Story shared by Lysa
Wiltshire, United Kingdom
It was May of 2017. We were living in a suburb outside of Chicago, Illinois. Lucas was your typical 16-year-old high school boy. He loved hanging out with his friends and was an avid soccer player on a competitive team since the age of 7. The day our lives changed, I was directing a children’s theater production, so I was at a rehearsal and Lucas was supposed to be at soccer practice. But he called me before leaving for practice and said his legs were swollen. A few minutes later, he sent me a picture, and I immediately knew something wasn’t right.
I raced home and took him to the emergency room where doctors began to run tests. By this point, his legs had blown up like trees! We were very fortunate that his care team immediately recognized that something was seriously wrong. A specialist from the hospital told me they were sending some of his tests to the Mayo Clinic for further evaluation. About 5 days later, we met with a specialist at Comer’s Children’s Hospital in Chicago. She told us that the test results pointed to something called C3G, but that the only way to confirm was by doing a kidney biopsy.
The test confirmed that he did indeed have C3G. The news was horrifying. I was scared. Lucas was scared. That was really the most heartbreaking part. As a parent, all you want to do is help your kids and tell them that everything is going to be okay. But at this moment, I didn’t know what to tell him because I didn’t know anything about the condition or what could be done to help him.
My immediate reaction was to Google C3G to try and learn more, but there was barely any information out there.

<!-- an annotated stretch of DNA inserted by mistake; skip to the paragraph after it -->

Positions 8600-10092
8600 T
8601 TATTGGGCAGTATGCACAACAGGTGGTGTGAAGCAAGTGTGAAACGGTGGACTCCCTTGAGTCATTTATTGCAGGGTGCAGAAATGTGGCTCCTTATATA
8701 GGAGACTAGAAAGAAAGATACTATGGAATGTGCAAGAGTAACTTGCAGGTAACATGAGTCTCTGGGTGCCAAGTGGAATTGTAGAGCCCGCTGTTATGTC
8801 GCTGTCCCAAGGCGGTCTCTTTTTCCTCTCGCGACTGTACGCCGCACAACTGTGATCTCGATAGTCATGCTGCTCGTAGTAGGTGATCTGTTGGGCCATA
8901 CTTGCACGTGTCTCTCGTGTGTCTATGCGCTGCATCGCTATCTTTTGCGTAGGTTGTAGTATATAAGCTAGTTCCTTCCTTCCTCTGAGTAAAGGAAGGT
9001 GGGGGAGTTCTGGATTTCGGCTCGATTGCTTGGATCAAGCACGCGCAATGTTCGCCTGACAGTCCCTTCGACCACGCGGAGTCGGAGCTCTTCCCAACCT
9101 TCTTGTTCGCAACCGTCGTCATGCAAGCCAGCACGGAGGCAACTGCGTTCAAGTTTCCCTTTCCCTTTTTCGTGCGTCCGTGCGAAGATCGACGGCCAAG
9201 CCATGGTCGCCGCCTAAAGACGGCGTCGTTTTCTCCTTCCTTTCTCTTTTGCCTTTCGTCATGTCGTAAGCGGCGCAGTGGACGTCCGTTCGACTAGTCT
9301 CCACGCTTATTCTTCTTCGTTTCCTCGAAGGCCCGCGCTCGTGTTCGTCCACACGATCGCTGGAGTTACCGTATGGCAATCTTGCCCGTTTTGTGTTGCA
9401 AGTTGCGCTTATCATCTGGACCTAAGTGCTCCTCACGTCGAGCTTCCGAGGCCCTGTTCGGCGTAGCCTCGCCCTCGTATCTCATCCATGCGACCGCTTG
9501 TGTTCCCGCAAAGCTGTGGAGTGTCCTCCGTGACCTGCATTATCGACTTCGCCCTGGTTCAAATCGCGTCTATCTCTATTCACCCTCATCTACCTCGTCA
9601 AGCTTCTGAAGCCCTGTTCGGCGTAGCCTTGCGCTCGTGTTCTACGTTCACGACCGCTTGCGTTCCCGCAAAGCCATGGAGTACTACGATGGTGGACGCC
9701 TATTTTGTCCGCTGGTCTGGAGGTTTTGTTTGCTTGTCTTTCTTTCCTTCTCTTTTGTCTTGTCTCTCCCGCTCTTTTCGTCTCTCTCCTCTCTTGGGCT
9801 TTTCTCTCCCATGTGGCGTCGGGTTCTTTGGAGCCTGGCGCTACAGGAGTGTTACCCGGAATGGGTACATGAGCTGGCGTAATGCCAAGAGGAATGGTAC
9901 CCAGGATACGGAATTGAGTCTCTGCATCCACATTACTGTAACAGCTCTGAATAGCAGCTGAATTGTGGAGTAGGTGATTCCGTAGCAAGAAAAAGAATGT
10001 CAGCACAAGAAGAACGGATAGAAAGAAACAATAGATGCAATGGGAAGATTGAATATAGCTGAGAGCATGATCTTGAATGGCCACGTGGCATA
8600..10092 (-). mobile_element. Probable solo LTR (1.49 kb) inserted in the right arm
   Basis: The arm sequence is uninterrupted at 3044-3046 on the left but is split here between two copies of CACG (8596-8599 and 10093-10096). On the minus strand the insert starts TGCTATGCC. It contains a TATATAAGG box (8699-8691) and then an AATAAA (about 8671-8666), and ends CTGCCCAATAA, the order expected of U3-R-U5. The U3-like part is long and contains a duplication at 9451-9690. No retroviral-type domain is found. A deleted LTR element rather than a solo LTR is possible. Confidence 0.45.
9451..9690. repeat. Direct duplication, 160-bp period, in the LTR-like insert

The things I did find sounded terrible: no cure, no approved drugs specifically for treating C3G, may require a transplant, life threatening. These were not terms I ever expected to hear about my son—my young, healthy, active son.
When we went back to meet with the specialist from Comer’s Children’s Hospital and develop a treatment plan, it became clear to me that there was no definitive course of treatment for this condition, nor were there many options. Lucas was started on treatment with mycophenolate mofetil (MMF), steroids, and blood pressure medication.
We were told that for a small percentage of patients, this combination of drugs could significantly slow or even halt the progression of C3G. We made the mistake then of getting our hopes up.
Each month we would go back to the children’s hospital for follow-up visits. By the second month, his swelling was completely down and he seemed to be doing so much better. But the blood and urine samples taken at each follow-up visit showed that while his visible symptoms appeared to be better, his disease was still progressing.
Although the medication was helping his symptoms, C3G had already taken a toll on his daily life and became a major adjustment for our entire family. To help combat the swelling, we were instructed to cut salt out of his diet. I have celiac disease, so I’m gluten free. We were then adding his salt-free diet into the mix. I basically had to relearn how to cook for my family. I had always loved cooking, but for a long while there, I absolutely loathed it. It was a challenge to find things that worked for Lucas and me, as well as my other children. It took some time, but I finally found a spice blend that works and still makes food taste good.
For him, giving up salt was the easy part. But giving up soccer was a different story. He started playing when he was 5 and as a teenager had made it onto a competitive travel team. He travelled all over the country doing what he loved.